Research Councils UK have released a statement of their position on international collaboration post the EU Referendum (6 July 2016).
The statement is a robust assertion of RCUK’s commitment to enabling and facilitating UK research collaboration across Europe and the rest of the world and its determination to work with Government to ensure that the UK is well placed to maintain its place as a leading research nation. It also states RCUK’s commitment to supporting researchers and students from EU nations currently working in the UK and its advocacy of the value of researcher mobility.
RCUK will continue to work to ensure that UK researchers have access to leading research infrastructure and facilities wherever they are located in the world and confirms that the UK’s participation in major European partnerships that are not part of EU institutions (e.g. CERN, ESO, ESA) will not be affected by the Referendum decision.
In the immediate term, whilst the UK remains a full member of the EU, RCUK encourages researchers to apply for European funding schemes as normal and asserts that the Research Councils will honour existing commitments and obligations through EU funded programmes.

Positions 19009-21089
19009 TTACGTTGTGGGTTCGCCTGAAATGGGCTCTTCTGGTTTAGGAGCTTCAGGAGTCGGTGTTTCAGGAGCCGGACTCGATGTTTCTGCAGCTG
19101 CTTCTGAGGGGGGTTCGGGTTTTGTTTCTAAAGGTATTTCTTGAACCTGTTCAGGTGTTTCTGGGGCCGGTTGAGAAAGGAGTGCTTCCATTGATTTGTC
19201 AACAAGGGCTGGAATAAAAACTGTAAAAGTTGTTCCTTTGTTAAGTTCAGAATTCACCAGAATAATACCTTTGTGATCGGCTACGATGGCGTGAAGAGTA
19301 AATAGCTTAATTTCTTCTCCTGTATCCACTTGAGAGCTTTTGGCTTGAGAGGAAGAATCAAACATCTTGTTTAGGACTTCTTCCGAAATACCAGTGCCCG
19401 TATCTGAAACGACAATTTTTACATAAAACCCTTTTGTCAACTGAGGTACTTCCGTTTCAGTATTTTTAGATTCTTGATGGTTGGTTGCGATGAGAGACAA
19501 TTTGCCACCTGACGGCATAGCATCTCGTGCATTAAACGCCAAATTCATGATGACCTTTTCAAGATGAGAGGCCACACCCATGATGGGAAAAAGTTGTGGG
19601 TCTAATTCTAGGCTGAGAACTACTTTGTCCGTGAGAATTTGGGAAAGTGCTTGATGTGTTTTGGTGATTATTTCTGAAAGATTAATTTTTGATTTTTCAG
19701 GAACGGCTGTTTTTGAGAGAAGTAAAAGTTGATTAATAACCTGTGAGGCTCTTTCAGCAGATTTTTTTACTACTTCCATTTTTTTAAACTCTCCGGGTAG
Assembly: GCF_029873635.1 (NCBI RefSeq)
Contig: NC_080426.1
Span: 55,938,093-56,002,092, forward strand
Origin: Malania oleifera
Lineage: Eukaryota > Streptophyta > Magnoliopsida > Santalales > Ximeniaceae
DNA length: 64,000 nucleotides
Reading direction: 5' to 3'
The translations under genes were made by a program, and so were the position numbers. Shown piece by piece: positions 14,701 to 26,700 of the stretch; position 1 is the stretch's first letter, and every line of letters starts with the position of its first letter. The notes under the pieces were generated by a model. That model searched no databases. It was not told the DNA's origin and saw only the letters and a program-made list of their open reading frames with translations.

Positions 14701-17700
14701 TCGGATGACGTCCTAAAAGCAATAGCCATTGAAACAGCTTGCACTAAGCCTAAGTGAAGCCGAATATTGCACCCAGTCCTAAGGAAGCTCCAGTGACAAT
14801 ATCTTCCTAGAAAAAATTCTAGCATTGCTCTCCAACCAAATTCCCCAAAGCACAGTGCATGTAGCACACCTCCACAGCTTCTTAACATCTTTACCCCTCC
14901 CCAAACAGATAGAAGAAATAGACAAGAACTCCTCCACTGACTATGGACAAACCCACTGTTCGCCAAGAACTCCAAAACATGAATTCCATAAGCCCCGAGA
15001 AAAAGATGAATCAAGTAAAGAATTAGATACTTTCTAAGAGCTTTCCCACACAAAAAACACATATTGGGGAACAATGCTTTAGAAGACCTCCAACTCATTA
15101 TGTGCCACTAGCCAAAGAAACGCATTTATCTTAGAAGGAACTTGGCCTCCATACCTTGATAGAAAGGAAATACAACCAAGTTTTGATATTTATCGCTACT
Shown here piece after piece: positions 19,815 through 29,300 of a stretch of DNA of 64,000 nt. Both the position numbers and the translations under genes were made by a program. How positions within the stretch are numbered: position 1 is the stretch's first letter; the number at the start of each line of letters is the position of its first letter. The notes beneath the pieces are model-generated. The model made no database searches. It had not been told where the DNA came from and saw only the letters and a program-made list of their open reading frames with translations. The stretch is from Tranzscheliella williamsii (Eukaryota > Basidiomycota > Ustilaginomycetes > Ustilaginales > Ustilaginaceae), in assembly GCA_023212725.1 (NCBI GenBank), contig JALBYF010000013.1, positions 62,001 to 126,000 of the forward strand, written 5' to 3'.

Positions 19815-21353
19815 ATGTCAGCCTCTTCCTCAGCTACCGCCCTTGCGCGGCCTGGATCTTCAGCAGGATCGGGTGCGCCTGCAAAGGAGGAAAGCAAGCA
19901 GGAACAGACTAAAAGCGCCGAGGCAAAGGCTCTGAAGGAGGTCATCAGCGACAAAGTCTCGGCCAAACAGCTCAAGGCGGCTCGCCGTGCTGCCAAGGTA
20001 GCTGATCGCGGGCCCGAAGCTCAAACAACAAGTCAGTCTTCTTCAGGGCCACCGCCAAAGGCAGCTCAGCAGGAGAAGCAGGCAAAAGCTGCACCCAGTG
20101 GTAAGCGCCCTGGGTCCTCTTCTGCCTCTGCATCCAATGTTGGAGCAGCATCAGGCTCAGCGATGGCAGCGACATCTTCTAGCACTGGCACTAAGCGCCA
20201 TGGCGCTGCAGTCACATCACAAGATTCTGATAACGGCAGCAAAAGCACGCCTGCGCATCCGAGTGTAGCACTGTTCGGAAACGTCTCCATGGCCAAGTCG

The RCUK’s statement can be found in full at:
The Campaign for Science and Engineering (CaSE) and the Engineering Professors’ Council (EPC) have launched a new report today (16 December) on the role of EU membership in UK science and engineering research.
The report aims to inform the debate ahead of the UK referendum on EU membership. It contains evidence and insight gained from analysis of available data and interactions with the science and engineering community.
A pre-publication copy has been submitted to the House of Lords Science and Technology Committee Inquiry on the Relationship between EU membership and UK science. In addition to investigating the scale and scope of EU research funding, the report includes the results of a survey conducted by CaSE and the EPC to capture the views and experiences of over 400 researchers.